I am so sorry for your loss and extend my deepest condolences. The sensation of perceiving motion when there is none is a specific type of dizziness called "vertigo" and it is one I am very familiar with, unfortunately. I know how distressing and disabling vertigo can be; I empathize with you and with your daughter.
A bit of background: The body regulates balance three ways: the inner ear, the eyes (what we see) and the central brain which puts it all together you could say. If one of those systems are "off" and the other two cant compensate, vertigo will result.
The problem is, people have many ideas and theories, but no one knows for sure why people get vertigo, and online no one can determine your exact cause. Here are some possible causes.
Possible reasons why people get vertigo include migraines, but usually the vertigo is followed by a headache, though there can be migraine vertigo without headache. Often in migraine vertigo there is extreme visual sensitivity; flashing lights, patterns, and high contrast can make the person feel miserable.
There is also cervical vertigo, which is not well understood at all, thought to arise from injuries or trauma to the cervical vertebrae. I am wondering if the illness that she had involving her neck and base of the skull may have triggered this.
Head trauma can cause vertigo as well. This does not seem to describe your daughter, and it is why I asked.
A condition called Meniere's disease can also cause vertigo, though that is usually accompanied by ringing in the ears and temporary hearing loss.
Tumors of the inner ear called acoustic neuromas can cause vertigo, but they to are often accompanied by ringing and at times hearing loss.
The most common form of vertigo is benign paroxysmal positional...meaning that on sudden movements of the head, spinning sensations develop. That can be a result of little sediments that deposit in the inner ear canal. That your daughter feels worse when she moves may make this a possibility, but the sensation is more described as spinning.
Vertigo also can be a sign of multiple sclerosis.Onset here is typically sudden, and the person with MS will find themselves unable to move their eyes towards their nose, ie look inwards. This does not seem to describe you.
A rare brain defect called a chiari malformation can result in vertigo.
Vitamin B12 deficiency can result in vertigo.
Bacteria and viral infections as well can cause vertigo. That was the case in my situation, and why I asked if she had any sickness; the strange illness she had that involved pain in her neck may qualify; it may have disturbed the nerve that regulates balance.
Last on my list is anxiety; anxiety can cause a whole host of symptoms in people because of its affect on the body. Anxiety should be the last thing that is considered as the cause of your daughters vertigo; physical causes should first be ruled out and I think your daughter needs a very thorough medical investigation.
Treatment depends on the cause, and the cause is determined by knowing the history and the results of a physical exam. In Menieres disease, often a diuretic is given, as well as a low salt diet as salt is thought to be one of the culprits. In BPPV, exercises can be prescribed to settle the sediments in the inner ear. In vertigo caused by bacteria and viral infections, steroids and valium (when the vertigo was truly bad) can be used, in addition to Meclazine (sold OTC as Bonine).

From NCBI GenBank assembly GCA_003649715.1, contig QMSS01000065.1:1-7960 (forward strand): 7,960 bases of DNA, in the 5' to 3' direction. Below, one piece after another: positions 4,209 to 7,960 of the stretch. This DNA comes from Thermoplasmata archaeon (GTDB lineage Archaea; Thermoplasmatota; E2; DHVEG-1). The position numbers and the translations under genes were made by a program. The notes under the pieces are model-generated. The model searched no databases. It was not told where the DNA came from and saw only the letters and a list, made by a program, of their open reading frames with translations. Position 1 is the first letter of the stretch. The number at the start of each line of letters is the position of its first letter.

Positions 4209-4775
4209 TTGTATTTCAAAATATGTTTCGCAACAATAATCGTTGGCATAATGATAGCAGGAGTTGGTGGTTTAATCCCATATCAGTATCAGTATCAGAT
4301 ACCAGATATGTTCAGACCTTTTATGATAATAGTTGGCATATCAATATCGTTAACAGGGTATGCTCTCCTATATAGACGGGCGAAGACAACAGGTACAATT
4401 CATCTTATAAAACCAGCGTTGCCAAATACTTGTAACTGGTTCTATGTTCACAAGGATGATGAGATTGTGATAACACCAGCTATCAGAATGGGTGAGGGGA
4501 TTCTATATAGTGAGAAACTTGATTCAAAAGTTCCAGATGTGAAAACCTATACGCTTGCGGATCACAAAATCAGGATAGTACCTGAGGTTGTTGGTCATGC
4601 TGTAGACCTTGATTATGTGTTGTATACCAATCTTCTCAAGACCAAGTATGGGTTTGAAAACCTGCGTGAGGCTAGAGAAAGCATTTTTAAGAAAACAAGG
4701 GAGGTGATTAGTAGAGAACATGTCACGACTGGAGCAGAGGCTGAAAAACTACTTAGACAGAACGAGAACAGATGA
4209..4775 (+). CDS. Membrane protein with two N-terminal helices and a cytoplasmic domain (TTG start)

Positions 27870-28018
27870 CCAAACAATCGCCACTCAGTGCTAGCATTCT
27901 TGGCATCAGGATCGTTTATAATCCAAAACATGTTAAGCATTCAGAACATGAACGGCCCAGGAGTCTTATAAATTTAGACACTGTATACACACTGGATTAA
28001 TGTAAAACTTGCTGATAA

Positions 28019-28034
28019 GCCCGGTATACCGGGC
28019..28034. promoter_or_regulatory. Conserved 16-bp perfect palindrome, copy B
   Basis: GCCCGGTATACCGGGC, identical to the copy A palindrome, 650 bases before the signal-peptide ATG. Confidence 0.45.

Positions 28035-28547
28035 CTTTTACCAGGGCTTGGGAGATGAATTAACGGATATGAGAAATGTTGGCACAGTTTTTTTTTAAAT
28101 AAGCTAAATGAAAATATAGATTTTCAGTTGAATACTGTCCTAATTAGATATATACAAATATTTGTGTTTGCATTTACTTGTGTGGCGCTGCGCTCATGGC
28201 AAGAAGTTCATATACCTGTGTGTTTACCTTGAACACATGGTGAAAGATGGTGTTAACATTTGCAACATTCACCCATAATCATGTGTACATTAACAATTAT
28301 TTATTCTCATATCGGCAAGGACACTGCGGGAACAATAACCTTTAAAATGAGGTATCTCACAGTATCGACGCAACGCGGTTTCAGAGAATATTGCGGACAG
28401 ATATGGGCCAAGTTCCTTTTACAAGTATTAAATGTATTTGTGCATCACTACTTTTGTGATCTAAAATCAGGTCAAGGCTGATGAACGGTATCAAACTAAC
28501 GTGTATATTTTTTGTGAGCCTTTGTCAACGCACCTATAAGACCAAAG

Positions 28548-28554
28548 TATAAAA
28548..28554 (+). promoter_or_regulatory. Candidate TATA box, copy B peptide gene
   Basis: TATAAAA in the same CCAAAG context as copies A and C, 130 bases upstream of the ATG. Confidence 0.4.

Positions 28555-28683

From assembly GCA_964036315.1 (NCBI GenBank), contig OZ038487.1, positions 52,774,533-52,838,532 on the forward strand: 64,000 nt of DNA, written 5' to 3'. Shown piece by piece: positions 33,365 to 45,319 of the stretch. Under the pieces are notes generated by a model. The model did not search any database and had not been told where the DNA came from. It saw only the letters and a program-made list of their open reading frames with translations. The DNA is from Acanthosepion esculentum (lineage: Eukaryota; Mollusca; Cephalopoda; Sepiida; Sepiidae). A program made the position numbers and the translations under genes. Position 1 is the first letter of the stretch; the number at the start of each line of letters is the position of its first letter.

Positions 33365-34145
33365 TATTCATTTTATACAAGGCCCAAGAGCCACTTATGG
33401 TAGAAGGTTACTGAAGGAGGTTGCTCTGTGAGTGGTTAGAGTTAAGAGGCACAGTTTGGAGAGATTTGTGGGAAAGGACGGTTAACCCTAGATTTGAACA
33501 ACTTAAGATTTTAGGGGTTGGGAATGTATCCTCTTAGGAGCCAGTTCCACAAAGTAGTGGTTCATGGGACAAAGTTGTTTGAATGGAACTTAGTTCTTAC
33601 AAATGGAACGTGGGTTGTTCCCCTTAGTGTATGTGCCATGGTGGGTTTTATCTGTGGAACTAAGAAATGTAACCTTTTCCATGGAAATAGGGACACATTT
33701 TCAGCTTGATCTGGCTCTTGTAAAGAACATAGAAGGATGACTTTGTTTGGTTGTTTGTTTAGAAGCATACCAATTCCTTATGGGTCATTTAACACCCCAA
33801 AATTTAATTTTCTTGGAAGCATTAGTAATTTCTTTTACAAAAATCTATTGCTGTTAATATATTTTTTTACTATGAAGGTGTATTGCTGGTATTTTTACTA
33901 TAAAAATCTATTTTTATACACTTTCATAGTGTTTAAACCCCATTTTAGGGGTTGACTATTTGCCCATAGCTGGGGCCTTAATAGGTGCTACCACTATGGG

The length of time it lasts is very dependent on the cause. Some vertigos are remarkably easy to treat while others can be more difficult. Vertigo caused by a cold normally lasts a few weeks to a few months (or longer) for the truly unfortunate.
The specialist you should see is an ENT (ears, nose, and throat) physician. Neurologists can help as well as vertigo can be centrally caused; which may well be the case here. Even though glioblastoma is not thought to be hereditary there still may be a propensity for a central cause to her vertigo.
There ARE tests that can be done to pinpoint where the vertigo is coming from (central vs. inner ear) . They include things like ENG's and Rotator Chair and Caloric Testing. Those all look for specific abnormal eye movements called nystagmus; the pattern helps determine where the vertigo originates. MRIs can be done as well, those look for structural defects (like a chiari malformation, or, may it not be so, a tumor). If you have not seen an ENT I recommend you visit one in addition to a neurologist as this has been going on a long time and you do have a family history of glioblastoma.
Treatments can include the above medications, and there are also special vestibular rehabilitation specialists who give exercises to help retrain the brain and help it rewire and correct whatever damage the vertigo did, if there is a vertigo present. There are also visual therapists as well should there be a optical cause or exacerbating factor to the vertigo; as is in my case.
What I would suggest is that make an appointment with your doctor and discuss all this, (as it may not even be vertigo...it could be something entirely different; if she feels better after eating she may have low blood sugar issues, for example) and a referral to an ENT or neurologist as needed; when there you can discuss vestibular therapy and see if they think its appropriate for you.
And absolutely vertigo can cause nausea and vomiting; the sensation of disequilibrium is that disorienting. Its possible her dark urine is due to a little dehydration as vertigo makes it very hard to eat or drink. I am happy blood tests have been normal as dark urine (very dark) can be a sign of kidney damage.
Here is a useful website regarding all things vertigo: http://www.dizziness-and-balance.com/disorders/index.html
I really and truly hope I was able to help, and that your daughter feels better soon